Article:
As a card-carrying, sustaining member and unabashed Democrat, I knew exactly where he was coming from. Move to Amend is a nonpartisan organization. Cobb coming down as hard as he did on Democrats seemed unfair to many in the room. But that discomfort is important and healthy, as I'll explain below the fold.

Intro

You must enter an Intro for your Diary Entry between 300 and 1150 characters long (that's approximately 50-175 words without any html or formatting markup).

Both Cobb and I serve on the Move to Amend leadership team. He ribs the Democrats on the team all of the time about their loyalty to the Democratic Party. That ribbing is a good thing—it doesn't shake one from being a Democrat. It does something much more important: It makes you re-evaluate why you became a Democrat in the first place.

When you question your party affiliation, there are several results. It first forces you to check if the basic tenets of the party have changed. Secondly, it makes you examine whether the party is living up to its ideals.

The reality is the Democratic Party is orders of magnitude better for the middle class than the Republican Party, if only for its simple belief that collectively, we can make a difference. Government can be good. Government can work. Government can provide that safety net that mitigates the intrinsic inhumanity of capitalism. The Democratic Party’s codification of tolerance and implicit diversity within its platform makes it the place for everyone.

However, rather than singing all the praises, every Democrat should be frank and acknowledge where the party has failed. The grassroots must push the party to live up to its ideals.

Many corporatist Democrats, while still Democrats, have acted like corporatists first. Wealth extraction has not been limited by party. Support for policies that hurt the middle class has not been limited by party. Glass Steagall and NAFTA occurred under Bill Clinton, a Democrat. The push to fast track the Trans Pacific Partnership is occurring under President Barack Obama’s administration, a Democrat.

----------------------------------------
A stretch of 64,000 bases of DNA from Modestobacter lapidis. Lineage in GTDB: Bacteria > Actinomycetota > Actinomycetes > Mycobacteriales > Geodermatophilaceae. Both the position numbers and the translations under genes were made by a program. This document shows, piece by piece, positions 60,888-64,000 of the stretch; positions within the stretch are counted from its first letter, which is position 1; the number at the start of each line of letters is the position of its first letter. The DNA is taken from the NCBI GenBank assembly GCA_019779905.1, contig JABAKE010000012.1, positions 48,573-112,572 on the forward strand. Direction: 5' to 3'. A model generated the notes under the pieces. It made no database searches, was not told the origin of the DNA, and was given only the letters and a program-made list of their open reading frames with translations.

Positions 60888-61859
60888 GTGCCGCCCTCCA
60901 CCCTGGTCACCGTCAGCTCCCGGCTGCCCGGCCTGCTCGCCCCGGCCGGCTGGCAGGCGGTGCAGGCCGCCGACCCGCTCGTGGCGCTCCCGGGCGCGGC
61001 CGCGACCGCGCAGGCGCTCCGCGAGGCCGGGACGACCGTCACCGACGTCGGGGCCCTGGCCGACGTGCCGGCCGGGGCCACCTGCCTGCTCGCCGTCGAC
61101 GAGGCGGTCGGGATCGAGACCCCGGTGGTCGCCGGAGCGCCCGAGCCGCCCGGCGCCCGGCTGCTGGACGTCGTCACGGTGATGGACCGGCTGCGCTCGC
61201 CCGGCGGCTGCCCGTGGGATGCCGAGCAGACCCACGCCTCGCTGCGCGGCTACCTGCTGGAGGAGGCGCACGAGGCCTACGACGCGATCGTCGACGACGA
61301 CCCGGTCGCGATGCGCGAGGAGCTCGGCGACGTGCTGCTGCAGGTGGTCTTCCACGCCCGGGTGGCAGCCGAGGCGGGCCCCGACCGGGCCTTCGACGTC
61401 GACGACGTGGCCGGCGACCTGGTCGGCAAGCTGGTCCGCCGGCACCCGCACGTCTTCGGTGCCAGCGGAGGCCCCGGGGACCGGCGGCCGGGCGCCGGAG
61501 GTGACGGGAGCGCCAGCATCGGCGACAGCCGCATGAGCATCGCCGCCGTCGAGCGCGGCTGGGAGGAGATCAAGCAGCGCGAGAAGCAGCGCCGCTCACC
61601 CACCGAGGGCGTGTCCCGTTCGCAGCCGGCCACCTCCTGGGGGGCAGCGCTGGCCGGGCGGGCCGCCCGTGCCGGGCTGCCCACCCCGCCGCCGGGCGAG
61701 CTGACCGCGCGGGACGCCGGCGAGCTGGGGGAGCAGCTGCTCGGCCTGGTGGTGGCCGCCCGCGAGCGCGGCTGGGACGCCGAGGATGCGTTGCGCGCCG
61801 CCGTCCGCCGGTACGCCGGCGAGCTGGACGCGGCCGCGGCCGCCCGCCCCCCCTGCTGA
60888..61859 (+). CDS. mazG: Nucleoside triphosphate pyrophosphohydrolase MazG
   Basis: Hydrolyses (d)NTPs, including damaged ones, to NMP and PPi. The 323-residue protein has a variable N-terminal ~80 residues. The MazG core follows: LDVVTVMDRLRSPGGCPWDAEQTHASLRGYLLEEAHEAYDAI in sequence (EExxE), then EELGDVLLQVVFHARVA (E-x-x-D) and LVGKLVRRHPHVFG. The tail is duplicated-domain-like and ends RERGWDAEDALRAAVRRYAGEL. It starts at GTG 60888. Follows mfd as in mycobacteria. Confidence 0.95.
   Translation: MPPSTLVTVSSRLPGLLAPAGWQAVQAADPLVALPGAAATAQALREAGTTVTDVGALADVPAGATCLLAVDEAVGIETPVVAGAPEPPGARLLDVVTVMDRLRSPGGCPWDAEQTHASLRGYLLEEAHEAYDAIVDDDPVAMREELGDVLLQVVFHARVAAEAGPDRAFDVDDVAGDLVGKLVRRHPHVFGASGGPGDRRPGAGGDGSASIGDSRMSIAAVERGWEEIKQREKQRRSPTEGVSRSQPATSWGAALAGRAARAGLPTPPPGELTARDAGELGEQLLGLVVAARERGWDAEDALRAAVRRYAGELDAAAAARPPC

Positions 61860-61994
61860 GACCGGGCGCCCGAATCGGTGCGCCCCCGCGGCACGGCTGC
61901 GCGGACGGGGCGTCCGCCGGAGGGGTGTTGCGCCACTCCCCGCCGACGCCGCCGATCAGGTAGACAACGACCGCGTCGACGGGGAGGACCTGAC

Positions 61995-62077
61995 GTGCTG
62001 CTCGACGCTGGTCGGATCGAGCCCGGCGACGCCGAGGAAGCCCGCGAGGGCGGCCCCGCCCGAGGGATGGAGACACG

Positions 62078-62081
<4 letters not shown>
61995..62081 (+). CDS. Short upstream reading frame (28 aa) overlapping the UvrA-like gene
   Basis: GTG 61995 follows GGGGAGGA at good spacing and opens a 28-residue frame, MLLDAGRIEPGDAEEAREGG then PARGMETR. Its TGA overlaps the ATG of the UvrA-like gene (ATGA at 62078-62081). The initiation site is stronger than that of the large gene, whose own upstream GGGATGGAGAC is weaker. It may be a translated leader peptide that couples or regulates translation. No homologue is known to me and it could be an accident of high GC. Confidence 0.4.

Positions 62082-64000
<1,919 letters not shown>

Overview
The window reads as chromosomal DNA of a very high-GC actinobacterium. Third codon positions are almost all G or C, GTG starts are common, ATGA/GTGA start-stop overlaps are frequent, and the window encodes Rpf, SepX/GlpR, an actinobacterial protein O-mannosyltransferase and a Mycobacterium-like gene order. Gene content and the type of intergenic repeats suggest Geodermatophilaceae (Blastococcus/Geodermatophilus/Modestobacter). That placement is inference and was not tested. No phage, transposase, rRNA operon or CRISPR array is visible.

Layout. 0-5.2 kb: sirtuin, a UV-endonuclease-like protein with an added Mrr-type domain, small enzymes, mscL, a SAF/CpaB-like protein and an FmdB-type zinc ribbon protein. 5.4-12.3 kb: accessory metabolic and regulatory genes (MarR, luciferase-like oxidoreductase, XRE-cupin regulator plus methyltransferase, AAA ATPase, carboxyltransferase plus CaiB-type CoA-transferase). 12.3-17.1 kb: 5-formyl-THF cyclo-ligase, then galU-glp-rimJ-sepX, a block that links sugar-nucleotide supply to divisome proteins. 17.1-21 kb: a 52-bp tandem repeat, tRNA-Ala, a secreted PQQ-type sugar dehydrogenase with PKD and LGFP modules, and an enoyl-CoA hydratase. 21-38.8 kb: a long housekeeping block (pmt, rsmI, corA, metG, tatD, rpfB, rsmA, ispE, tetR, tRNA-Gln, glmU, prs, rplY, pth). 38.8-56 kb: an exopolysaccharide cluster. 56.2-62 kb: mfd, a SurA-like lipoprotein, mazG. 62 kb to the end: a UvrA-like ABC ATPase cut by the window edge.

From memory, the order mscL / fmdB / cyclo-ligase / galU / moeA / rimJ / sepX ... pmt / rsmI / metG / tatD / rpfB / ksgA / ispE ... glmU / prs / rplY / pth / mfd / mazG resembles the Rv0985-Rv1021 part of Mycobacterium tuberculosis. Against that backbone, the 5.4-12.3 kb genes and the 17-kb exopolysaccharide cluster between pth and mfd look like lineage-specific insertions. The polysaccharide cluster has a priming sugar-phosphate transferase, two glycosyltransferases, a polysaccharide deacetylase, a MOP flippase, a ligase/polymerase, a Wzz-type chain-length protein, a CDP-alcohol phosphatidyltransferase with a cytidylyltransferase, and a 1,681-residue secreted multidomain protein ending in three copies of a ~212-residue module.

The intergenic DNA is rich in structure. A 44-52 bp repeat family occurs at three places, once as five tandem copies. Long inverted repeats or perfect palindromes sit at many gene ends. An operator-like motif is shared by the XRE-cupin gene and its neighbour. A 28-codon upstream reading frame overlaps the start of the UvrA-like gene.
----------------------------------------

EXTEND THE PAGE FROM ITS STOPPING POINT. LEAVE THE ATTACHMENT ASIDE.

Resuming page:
No one is looking for absolute purity in a party’s doctrine. That said, one must guard against a slow drift that in real time seem marginal. In the aggregate, the sum total of marginal changes is rather profound.

That is how we got President Clinton making the profound statement that "the era of big government is over," as if big government was America’s existential problem. That is how we got President Obama supporting chain CPI instead of increasing the Social Security cap. That is how we got a stimulus bill heavy on cuts even though it is fact that spending is more stimulative than tax cuts.

In Houston, Cobb pointed out many of these negative realities and many others. He did not have to mention any about the Republican Party, given that it continues to live up to its own destructive policies.

As the 2014 and 2016 elections approach, it is imperative that Democrats reaffirm what they stand for. It is not enough to simply win—it is important to differentiate. It is important to ensure voters know that when they pull the lever for a Democrat, they are voting for a Democrat who will govern with the tolerant middle-class centric values who will work to implement those policies accordingly.

Democrats should embrace the criticisms from activists who are pointing out where the party has failed to live up to its ideals, its tenets and its platform. The embrace would mitigate the rightward creep that makes policies, once anathema to the party, somewhat plausible.

Extended (Optional)

EMAIL TO A FRIEND X
Your Email has been sent.